New Avalanche technology - Lasers!
It all sounds pretty Austin Powers like – but according to this article it is already in use:
Avalanches can be extremely tricky to study. Snowpack measurements have historically relied on human observations, and haven't been as accurate as snow scientists would like. Now, the Indian Snow and Avalanche Study Establishment, part of the Defense Research & Development Organization (DRDO), one of Asia's largest R&D organizations, are throwing some serious high-tech solutions at the problem. Perhaps you've heard the old nerd refrain, "Yeah, but does it have lasers?"
Yes, this avalanche-mapping device runs on lasers.
Currently installed in the Himalayas, the set-up uses "SiteMonitor" laser technology developed by 3D Laser Mapping in the UK, and was originally used to monitor gold mines in Africa. The system measures and maps the bare ground during the summer months, then tracks and maps the snow surface each day as the snowpack builds, and can measure the snowpack after avalanches to estimate how much snow was involved in the slide. The system is not just tracking depth in one small area but across a wide range, creating a data map that can be modeled in 3D to show change over the season. The state-of the art system can capture up to 1,000-point measurements per second, with an accuracy of .98 inches, and at a range of up to 3.7 miles.
According to 3D Laser Mapping, this level of repeated measurement from one location produces a detailed, season-length history of the snowpack, where day-to-day, or month-to-month comparisons can be easily and accurately made. This tool can be used to up the ante on understanding the complex dynamics of alpine snow buildup, and eventual avalanche events.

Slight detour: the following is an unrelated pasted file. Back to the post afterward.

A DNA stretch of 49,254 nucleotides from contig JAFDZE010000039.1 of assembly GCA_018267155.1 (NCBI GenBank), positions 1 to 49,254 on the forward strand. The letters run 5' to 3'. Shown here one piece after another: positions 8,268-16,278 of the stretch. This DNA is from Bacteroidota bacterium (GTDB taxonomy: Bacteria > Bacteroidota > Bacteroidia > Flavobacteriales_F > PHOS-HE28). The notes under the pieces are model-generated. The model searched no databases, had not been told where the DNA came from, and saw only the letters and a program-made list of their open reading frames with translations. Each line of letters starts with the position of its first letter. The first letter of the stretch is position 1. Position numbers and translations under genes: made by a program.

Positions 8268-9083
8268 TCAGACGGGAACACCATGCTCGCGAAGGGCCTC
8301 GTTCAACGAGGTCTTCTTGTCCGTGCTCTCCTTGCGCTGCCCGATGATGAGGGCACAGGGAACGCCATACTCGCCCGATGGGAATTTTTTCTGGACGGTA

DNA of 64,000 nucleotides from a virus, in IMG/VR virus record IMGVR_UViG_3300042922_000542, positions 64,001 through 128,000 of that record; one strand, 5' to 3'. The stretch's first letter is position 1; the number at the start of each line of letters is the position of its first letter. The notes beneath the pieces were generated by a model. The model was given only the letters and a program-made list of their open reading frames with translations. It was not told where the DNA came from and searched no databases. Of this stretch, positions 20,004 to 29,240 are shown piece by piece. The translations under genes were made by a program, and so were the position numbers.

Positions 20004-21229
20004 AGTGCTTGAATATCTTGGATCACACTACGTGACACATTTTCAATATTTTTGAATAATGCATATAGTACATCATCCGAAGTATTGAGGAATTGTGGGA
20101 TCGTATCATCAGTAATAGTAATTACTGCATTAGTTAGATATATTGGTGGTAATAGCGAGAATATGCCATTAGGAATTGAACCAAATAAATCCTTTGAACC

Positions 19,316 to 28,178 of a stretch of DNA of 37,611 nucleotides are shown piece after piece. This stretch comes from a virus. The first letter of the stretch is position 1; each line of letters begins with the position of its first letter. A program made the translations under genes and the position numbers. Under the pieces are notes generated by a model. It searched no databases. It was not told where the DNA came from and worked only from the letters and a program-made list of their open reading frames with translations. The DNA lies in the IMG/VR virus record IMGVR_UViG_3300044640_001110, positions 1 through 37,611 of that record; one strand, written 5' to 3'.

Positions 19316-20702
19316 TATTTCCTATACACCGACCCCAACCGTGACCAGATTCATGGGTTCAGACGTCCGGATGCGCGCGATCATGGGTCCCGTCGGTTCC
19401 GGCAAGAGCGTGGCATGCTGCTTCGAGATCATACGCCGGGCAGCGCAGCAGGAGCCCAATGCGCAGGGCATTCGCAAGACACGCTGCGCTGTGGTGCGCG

Using computers to track and forecast avalanches is not a new thing. Most national avalanche organizations use databases to log snowpack data they gather out in the field by digging snow pits and measuring snowdepth and consistency. In Europe, the Swiss Federal Institute for Snow and Avalanche Research (SWISAR) takes measurements of wind speed, wind direction, air temperature, humidity, pressure, incoming solar radiation, and reflected radiation, along with readings on the surface temperature of the snow, and readings further down into the snowpack. They have built a national computer program dedicated to tracking all this data and using it to predict avalanches.
The Himalaya project takes the SWISAR efforts a step further by introducing laser-precision snow measurements and 3-D modeling to the equation. What the ultimate outcome will be, only time will tell, but if the project is successful, it wouldn't be surprising to see a ski resort laser station paired with avalanche bombs for snow control in the near